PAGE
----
nep-net New Economics Papers
on Network Economics
Issue of 2013‒09‒24
six papers chosen by
Yi-Nung Yang
Chung Yuan Christian University

  1. Networks, hackers, and nonprotected consumers By Bartholomae, Florian W.
  2. Network Neutrality, Access to Content and Online Advertising By Anna D’Annunzio; Antonio Russo
  3. Assignment Games with Externalities By Gudmundsson, Jens; Habis, Helga
  4. Stability analysis of a model for the market dynamics of a smart grid By F. Sorrentino; D. Tolic; R. Fierro; J. R. Gordon; A. Mammoli
  5. Collective risk aversion. By Jouini, Elyès; Napp, Clotilde; Nocetti, Diego
  6. The Role of Language in Corporate Governance: The Case of Board Internationalization By Piekkari, Rebecca; Oxelheim, Lars; Randøy, Trond

  1. By: Bartholomae, Florian W.
    Abstract: In this paper a network model is developed in which three players sequentially choose their strategies. In the first stage, a profit-maximizing network firm chooses the price and thus the size of the network. In the second stage the consumers decide whether to join in the network or not. In the last stage a hacker has the opportunity to hack the network and cause damage to the consumer. The success of hacking is based on the protection of the customers. Whereas in the first part of the paper this is given exogenously it is endogenized later on. In an extension, the utility of the hacker as well as the consumers includes psychological costs, thus allowing some further insights. Finally, policy implications are given implying better international cooperation of the law enforcement authorities. --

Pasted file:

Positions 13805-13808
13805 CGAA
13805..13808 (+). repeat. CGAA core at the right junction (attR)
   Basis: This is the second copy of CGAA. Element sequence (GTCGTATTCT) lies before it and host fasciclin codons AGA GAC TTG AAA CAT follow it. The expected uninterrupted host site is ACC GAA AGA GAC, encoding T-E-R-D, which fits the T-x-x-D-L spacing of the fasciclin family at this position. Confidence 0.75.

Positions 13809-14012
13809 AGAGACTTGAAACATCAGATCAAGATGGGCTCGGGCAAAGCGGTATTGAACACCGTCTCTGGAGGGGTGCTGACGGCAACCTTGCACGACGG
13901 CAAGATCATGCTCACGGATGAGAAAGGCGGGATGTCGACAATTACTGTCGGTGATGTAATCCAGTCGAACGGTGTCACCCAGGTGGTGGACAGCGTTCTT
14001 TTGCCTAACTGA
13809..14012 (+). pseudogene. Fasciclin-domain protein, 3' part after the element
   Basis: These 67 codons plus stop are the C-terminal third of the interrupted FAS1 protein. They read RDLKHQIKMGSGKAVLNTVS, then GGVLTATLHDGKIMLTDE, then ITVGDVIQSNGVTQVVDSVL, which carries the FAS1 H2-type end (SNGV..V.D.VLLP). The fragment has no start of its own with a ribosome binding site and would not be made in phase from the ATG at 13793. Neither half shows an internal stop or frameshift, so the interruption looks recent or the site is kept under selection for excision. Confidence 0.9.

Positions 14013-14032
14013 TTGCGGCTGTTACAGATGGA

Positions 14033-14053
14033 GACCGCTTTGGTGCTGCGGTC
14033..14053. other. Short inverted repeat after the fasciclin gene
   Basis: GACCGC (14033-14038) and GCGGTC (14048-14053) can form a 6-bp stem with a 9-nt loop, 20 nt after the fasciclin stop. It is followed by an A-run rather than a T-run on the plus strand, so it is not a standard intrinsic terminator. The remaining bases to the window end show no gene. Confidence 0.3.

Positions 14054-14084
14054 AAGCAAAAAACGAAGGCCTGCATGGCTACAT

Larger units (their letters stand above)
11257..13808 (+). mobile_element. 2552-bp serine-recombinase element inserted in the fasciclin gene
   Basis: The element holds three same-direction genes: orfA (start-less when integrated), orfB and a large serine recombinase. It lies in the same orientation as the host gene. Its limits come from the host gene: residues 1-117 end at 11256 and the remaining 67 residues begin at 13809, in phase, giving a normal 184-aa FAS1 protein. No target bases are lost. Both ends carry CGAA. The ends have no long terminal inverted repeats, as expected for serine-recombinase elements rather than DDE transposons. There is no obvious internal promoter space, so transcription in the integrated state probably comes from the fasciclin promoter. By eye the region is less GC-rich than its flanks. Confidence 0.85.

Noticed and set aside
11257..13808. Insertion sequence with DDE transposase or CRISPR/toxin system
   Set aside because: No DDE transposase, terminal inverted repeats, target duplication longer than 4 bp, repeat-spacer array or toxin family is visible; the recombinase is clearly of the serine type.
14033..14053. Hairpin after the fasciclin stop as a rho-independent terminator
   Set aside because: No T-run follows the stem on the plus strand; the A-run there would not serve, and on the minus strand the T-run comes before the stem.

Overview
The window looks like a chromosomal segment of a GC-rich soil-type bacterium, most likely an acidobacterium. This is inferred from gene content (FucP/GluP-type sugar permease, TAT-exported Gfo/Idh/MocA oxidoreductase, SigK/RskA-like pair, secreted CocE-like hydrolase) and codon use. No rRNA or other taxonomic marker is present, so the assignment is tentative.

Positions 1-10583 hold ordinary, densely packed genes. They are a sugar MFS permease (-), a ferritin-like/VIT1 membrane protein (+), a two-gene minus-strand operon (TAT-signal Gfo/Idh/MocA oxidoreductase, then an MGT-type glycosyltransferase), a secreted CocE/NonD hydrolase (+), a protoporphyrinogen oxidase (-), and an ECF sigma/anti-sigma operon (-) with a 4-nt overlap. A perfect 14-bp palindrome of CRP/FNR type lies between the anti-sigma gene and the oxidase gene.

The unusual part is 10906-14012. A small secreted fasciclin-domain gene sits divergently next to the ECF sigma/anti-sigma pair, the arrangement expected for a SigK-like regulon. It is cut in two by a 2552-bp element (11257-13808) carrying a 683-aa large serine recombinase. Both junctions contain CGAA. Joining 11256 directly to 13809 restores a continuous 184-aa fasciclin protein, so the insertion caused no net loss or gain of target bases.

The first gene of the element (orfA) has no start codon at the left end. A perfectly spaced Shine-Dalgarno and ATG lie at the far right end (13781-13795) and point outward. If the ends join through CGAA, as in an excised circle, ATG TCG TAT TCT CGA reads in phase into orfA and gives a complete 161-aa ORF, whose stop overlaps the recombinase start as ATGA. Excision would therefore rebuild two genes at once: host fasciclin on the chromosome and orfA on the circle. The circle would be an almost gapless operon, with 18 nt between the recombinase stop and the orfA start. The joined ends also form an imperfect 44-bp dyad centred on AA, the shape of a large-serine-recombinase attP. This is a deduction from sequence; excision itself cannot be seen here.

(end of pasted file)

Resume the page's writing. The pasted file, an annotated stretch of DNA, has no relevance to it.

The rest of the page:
Keywords: hacking,network size,cloud computing,nonprotected consumers
    JEL: D03 L1 L86 K4
    Date: 2013
  2. By: Anna D’Annunzio; Antonio Russo